Shooting stars staying positive

SCOTT FISHER -- Calgary Sun

, Last Updated: 3:48 PM ET


 Darryl Sutter's not worried.

 Sure, the Calgary Flames were just blanked on home ice for the second time this post-season. But after putting his squad through the paces yesterday, the bench boss is confident the offensive well has yet to run dry.

 "I counted and our forwards scored 755 goals today," Sutter quipped at yesterday's press conference.

 "I don't know if you (media members) were here for the whole practice but all three goalies got the hook.

 "We were only on the ice for 32 minutes and all three (got pulled)."

 All joking aside, Sutter said he has no reason to panic.

 His players were firing blanks during a 1-0 loss in Game 4 but at least they were pulling the trigger.

 "It's over and done with," Sutter said. "What makes it hard to score goals is when you don't get scoring chances. That's when you have a real issue.

 "We had the puck on the right players' sticks, in good position, and we either missed the net or ... what's been overlooked is who was the best player on the ice? It was the guy in the blue paint at the other end."

 Jarome Iginla, who leads all playoff performers with a dozen goals, gave Tampa 'tender Nikolai Khabibulin credit but said the Flames let themselves down by not converting on a few glorious opportunities.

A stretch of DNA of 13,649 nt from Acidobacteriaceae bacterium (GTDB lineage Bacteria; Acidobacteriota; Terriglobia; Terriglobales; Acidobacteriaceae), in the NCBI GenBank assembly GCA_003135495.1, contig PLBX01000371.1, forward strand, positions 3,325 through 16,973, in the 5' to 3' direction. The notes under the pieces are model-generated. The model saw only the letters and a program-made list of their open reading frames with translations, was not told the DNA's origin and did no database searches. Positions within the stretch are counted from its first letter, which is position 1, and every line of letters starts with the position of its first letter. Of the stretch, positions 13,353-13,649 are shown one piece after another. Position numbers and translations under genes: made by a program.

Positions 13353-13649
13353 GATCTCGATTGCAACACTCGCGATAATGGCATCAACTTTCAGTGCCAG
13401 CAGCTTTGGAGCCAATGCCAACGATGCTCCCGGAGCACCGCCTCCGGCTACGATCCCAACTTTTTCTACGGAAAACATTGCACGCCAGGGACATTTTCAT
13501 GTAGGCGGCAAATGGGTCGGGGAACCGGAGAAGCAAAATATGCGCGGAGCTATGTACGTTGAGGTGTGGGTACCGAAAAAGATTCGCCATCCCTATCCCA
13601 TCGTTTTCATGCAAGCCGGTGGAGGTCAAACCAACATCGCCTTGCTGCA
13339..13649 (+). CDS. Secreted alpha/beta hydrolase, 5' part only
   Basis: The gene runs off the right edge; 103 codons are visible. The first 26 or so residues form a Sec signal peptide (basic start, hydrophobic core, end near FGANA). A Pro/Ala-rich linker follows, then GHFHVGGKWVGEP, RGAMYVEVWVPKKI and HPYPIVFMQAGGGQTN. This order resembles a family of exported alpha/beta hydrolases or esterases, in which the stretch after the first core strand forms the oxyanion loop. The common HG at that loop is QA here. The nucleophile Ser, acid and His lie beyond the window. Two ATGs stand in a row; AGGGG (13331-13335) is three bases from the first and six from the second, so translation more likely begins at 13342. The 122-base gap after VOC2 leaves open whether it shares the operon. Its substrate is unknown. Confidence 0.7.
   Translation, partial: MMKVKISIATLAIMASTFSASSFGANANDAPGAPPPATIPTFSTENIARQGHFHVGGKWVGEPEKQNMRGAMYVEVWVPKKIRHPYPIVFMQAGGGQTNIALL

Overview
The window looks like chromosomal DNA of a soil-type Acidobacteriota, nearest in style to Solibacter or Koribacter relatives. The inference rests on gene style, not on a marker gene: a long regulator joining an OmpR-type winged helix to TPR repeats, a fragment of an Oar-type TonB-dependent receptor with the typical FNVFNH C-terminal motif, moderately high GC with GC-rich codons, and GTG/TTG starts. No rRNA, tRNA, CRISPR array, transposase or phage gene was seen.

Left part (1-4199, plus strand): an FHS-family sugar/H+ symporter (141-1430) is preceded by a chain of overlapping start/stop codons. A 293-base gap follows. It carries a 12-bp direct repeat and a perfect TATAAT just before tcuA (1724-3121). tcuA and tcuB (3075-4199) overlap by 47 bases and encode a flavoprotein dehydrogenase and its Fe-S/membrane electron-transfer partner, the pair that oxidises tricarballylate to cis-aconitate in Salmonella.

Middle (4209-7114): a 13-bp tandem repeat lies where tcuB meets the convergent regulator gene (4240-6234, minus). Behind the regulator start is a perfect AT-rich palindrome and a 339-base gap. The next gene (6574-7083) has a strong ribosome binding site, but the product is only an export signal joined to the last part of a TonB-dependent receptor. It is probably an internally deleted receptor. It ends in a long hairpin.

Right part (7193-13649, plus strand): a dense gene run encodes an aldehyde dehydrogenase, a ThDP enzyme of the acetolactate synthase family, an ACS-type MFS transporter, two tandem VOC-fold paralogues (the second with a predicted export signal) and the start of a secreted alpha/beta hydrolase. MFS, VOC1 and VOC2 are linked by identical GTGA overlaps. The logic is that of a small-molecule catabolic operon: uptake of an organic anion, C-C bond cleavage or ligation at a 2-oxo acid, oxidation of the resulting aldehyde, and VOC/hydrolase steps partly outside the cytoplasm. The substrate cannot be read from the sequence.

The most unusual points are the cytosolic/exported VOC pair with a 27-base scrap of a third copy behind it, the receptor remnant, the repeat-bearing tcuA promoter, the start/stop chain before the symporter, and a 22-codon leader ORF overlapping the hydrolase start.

"We do have a lot of respect for (Khabibulin) but, from our point of view, we just have to hit more nets," Iginla said. "We didn't make it hard enough on him for the whole 60 minutes. But we wake up today and see it as a challenge. It's a best-of-three for the Stanley Cup. It wasn't supposed to be easy and it's not. I wouldn't want it any other way. The more that's on the line, the more fun it is to play and the more fun it is to win."

 The Flames have scored 54 goals during their improbable playoff run. That's an average of just 2.35 goals per game. No team in the past 15 years has won the Stanley Cup with such low offensive productivity.

 The 1999 Dallas Stars rank the lowest, lighting the lamp 2.61 times per outing. That's the bad news.

 The good news is Tampa, with all its firepower, hasn't been much more prolific. The Lightning's 2.65 goals-per-game average is higher than only Dallas and last year's champion New Jersey Devils (2.63).

 Martin Gelinas blamed the recent goose egg on a few bad bounces.

 "We had opportunities and didn't bury them," he said. "But that's the card we're dealt. We have to go to Tampa and make the best of it."

 GOAL FOR GLORY

 You gotta score goals to win games -- and the Stanley Cup. But how many goals are enough? Here's Calgary and Tampa's offensive output in the 2004 playoffs compared to the offences of the Cup-winning teams since 1989.

                       
Year  Winner        GP  G   G/G
2004  Calgary       23  54  2.35
2004  Tampa         20  53  2.65
2003  New Jersey    24  63  2.63
2002  Detroit       23  72  3.13
2001  Colorado      23  69  3.00
2000  New Jersey    23  61  2.65
1999  Dallas        23  60  2.61
1998  Detroit       22  75  3.41
1997  Detroit       20  58  2.90
1996  Colorado      22  80  3.64
1995  New Jersey    20  67  3.35
1994  N.Y. Rangers  23  81  3.52
1993  Montreal      20  66  3.30
1992  Pittsburgh    21  83  3.95
1991  Pittsburgh    24  95  3.96
1990  Edmonton      22  93  4.23
1989  Calgary       22  82  3.73


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